A Utah federal judge on Wednesday approved a more than $10 million settlement in the Commodity Futures Trading Commission’s case against Estonian forex broker Tallinex for soliciting funds from US retail FX traders without being registered.
US District Judge David Nuffer issued a consent order for permanent injunction, civil monetary penalty and other relief in the case against Tallinex and its Nevada-based IB General Trader Fulfillment (GTF). The order requires St. Vincent and the Grenadines-licensed brokerage to pay $10.3 million in restitution as well as a civil penalty of $680,000. The introducing broker has also agreed to pay $85,000, the order said.
A permanent injunction also bars Tallinex and GTF from working for a registered retail foreign exchange dealer in the future or registering themselves.
Their Crime? Daring to Accept US Traders
The CFTC has filed a lawsuit against Tallinex and its agent in 2017 for allegedly accepting US clients despite never having been registered with the commission. According to the allegations, the broker collected over $1.5 million in deposits from US-based FX traders between September 2012 and at least September 2016.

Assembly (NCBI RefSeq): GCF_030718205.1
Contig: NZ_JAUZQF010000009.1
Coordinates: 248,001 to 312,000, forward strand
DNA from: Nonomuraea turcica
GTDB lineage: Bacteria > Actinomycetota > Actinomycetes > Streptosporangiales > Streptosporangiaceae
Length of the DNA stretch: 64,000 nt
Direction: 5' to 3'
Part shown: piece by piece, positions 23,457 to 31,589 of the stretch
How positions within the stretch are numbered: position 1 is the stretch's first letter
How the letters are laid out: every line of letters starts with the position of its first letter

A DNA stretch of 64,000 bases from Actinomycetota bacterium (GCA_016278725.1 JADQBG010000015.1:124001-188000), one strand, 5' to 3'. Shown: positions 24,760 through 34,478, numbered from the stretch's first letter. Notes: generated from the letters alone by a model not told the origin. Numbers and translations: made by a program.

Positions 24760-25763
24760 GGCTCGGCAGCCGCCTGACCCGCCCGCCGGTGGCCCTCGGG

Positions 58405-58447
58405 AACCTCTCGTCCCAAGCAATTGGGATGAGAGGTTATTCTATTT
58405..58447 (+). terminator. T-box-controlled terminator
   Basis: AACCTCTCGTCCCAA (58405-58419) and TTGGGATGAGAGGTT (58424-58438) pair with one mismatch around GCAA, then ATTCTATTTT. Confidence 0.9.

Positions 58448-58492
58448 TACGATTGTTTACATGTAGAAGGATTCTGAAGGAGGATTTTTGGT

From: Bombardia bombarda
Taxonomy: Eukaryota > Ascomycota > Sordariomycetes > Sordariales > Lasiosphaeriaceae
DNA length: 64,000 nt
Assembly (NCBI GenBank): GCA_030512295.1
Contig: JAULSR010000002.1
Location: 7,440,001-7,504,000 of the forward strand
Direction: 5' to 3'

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The consent order also noted that GTF never disclosed to its clients that its IB business lacked registration or that its operators themselves were not registered with regulators.
According to its website, Tallinex operates in the jurisdiction of St Vincent and the Grenadines. It promises a true ECN/STP brokerage with a PrimeXM FX bridge to Integral’s FX Grid system. Tallinex provides the MetaTrader 4 (MT4) platform in 32 languages including English, Swedish, Russian, Finnish and Estonian.
Importantly it also warns: “Tallinex does not operate within the United States of America or Canada, nor does it solicit residents of those countries, nor of Puerto Rico, Guam, American Samoa, Northern Mariana Islands, Virgin Islands (US), United States Minor Outlying Islands, Finland, Estonia or St Vincent and The Grenadines in relation to the provision of retail Forex services.”
But as we can see, this warning was not enough to protect the firm from the long arm of American law.